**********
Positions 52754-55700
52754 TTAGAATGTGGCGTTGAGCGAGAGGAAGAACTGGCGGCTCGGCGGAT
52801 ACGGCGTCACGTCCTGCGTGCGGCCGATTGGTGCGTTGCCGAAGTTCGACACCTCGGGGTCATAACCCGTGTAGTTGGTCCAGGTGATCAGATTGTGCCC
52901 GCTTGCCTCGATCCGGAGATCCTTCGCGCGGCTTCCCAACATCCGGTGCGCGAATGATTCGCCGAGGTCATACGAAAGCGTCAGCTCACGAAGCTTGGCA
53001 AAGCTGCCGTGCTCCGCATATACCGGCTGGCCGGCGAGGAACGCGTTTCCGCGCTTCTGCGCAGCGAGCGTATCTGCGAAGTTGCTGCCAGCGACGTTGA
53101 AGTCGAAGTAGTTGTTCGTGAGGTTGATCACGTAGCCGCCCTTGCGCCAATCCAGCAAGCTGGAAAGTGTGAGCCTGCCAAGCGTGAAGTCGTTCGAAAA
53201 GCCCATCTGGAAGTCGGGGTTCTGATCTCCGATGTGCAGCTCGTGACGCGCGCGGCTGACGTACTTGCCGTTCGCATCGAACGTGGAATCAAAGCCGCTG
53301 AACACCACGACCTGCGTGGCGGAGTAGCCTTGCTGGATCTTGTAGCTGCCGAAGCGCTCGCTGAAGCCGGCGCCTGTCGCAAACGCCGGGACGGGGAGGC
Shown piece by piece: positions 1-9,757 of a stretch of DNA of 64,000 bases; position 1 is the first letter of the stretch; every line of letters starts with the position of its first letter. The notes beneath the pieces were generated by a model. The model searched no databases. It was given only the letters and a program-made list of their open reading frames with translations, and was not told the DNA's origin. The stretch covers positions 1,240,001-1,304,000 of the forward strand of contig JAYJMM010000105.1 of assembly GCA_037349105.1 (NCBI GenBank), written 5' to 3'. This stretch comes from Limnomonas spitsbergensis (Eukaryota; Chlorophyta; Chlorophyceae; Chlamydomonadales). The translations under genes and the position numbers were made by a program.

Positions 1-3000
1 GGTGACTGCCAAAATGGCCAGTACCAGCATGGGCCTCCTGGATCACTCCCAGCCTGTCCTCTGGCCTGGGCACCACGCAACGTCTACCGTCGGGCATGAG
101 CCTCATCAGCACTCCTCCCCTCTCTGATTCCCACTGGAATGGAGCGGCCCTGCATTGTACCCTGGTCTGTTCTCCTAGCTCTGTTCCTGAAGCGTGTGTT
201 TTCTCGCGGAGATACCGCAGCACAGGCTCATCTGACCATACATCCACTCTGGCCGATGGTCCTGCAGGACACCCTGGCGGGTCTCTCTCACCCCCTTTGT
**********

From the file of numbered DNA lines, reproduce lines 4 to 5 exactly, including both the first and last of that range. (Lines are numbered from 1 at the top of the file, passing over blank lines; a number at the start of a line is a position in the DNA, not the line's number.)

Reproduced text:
52901 GCTTGCCTCGATCCGGAGATCCTTCGCGCGGCTTCCCAACATCCGGTGCGCGAATGATTCGCCGAGGTCATACGAAAGCGTCAGCTCACGAAGCTTGGCA
53001 AAGCTGCCGTGCTCCGCATATACCGGCTGGCCGGCGAGGAACGCGTTTCCGCGCTTCTGCGCAGCGAGCGTATCTGCGAAGTTGCTGCCAGCGACGTTGA